The mega-hurricane Matthew ripped its way through the Caribbean islands earlier this week, causing death and destruction in its wake.
Though initial estimates placed the death toll at fewer than 30, those numbers were updated on Friday to reflect a much more sobering toll: In Haiti alone, over 400 individuals were killed by the Category 4 storm.
The storm is so dangerous because it has a nearly record low pressure level at its center. Pressure is often an indicator of power, and with 160-mile wind gusts accompanying heavy rain and tornadoes, the storm is likely to continue causing widespread damage. At about the time Matthew hit the Caribbean islands, it was upgraded from a Category 3 to 4, and some are hypothesizing that it may go up to Category 5.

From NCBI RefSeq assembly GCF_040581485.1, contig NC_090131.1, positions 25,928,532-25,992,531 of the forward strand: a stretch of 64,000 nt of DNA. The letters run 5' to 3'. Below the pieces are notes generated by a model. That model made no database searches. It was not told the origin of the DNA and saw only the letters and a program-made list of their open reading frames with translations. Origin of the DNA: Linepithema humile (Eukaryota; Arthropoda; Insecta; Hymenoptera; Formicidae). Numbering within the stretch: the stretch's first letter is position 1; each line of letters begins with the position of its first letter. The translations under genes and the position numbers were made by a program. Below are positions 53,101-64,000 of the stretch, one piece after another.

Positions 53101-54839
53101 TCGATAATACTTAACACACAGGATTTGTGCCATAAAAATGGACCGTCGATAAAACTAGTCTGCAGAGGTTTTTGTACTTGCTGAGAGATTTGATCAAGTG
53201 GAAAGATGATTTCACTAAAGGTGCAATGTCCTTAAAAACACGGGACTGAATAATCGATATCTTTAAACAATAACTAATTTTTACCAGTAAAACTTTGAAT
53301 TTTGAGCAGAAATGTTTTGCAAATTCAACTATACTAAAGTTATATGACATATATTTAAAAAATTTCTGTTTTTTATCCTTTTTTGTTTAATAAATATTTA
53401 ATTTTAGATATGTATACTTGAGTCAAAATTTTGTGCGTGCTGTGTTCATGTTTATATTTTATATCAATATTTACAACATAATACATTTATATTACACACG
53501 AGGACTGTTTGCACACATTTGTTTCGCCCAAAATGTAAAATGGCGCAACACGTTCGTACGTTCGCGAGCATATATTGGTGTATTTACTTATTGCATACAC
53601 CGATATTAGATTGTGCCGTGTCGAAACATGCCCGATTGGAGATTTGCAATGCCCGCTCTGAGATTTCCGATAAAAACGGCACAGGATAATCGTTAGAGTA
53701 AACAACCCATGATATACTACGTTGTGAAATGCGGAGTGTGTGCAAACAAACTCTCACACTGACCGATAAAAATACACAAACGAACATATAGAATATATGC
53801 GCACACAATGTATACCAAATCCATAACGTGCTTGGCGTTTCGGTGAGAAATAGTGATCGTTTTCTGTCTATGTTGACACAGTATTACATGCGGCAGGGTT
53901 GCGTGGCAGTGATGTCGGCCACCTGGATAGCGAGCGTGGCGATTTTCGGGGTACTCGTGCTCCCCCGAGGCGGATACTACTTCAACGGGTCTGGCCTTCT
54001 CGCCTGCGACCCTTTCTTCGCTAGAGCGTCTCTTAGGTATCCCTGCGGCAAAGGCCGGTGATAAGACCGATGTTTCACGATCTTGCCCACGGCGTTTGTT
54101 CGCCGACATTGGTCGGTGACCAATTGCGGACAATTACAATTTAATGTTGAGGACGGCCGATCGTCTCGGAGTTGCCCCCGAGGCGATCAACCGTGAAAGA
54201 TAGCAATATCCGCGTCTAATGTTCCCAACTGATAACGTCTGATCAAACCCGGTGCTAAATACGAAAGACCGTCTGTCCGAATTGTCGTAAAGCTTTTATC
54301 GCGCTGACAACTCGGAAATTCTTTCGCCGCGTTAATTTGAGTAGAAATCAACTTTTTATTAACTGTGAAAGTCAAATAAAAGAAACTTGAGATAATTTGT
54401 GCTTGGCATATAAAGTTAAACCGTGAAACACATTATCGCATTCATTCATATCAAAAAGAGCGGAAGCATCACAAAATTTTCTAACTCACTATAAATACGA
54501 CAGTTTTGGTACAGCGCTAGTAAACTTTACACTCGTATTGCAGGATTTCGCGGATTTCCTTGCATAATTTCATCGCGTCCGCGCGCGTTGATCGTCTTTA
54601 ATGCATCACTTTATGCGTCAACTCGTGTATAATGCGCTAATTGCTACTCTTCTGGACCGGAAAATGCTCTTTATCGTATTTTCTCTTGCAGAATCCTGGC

Though Floridians are generally well-accustomed to the threats from hurricanes, the area expected to be hit hardest, North-Eastern Florida, hasn’t faced a hurricane – especially one of significant strength – in decades.
Places that aren’t hit by natural disasters are often the hardest affected because they have a built up supply of insufficient structures and dead or dying trees which are easily toppled. The people of those areas also aren’t accustomed to the various survival strategies associated with hurricanes, both during and after.
It’s for these reasons and more that the Florida Governor instituted mandatory evacuation zones, which we can only hope people are adhering to.